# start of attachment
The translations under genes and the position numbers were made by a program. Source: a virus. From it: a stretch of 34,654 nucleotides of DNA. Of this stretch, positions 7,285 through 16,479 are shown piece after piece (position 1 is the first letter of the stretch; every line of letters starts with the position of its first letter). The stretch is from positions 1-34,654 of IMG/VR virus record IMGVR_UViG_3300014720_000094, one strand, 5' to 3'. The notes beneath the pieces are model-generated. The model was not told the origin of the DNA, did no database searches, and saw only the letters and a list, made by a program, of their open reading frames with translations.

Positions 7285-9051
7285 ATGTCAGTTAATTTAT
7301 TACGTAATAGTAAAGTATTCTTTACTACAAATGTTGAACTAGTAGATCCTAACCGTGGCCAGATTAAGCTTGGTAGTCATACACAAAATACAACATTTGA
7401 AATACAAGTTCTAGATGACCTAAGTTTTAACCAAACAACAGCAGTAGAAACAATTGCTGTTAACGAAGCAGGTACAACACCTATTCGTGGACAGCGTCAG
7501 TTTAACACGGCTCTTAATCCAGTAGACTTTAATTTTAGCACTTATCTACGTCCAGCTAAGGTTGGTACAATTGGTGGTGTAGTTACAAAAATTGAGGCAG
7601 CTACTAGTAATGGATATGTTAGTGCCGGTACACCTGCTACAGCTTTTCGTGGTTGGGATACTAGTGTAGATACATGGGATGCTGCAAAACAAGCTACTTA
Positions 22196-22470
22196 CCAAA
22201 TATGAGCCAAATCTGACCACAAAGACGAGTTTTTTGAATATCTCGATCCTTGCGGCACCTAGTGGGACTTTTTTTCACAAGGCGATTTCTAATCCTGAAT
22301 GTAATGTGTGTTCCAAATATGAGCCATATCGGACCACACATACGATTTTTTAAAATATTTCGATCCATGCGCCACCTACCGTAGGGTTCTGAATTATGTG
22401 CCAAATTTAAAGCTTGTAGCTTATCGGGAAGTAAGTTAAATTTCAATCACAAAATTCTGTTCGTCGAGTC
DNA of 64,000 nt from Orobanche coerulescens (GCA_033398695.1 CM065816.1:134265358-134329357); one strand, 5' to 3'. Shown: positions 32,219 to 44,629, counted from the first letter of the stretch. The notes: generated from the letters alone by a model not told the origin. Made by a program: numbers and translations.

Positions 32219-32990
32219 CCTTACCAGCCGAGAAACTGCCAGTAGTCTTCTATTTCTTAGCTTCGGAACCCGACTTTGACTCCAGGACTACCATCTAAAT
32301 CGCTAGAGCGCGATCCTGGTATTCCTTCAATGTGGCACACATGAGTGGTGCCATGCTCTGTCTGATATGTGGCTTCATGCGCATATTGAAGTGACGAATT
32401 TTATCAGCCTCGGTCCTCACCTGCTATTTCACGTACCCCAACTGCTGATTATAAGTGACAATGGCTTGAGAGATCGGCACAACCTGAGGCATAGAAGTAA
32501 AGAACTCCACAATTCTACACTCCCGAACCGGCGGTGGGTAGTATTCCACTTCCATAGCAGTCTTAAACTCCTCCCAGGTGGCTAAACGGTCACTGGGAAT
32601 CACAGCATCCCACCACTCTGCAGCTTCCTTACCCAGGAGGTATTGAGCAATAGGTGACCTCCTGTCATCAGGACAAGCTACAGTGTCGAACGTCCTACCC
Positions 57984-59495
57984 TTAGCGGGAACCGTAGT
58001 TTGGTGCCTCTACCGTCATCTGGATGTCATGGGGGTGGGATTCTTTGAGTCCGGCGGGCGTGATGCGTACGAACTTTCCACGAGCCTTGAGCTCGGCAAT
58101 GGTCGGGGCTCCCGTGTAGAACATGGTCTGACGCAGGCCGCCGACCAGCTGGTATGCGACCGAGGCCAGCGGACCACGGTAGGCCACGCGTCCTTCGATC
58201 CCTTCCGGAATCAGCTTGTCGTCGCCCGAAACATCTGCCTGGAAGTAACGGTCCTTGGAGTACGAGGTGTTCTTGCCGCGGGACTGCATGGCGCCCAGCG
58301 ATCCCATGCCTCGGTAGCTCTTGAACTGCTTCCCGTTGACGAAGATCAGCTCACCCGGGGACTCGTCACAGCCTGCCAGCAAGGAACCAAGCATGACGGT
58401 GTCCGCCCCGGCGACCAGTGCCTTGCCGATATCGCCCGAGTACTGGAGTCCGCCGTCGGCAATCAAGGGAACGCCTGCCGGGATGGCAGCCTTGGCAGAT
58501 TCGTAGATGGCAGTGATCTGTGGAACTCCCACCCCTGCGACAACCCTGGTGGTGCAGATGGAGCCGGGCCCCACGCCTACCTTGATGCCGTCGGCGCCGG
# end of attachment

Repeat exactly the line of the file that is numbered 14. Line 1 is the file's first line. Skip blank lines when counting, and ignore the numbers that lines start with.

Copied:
Positions 32219-32990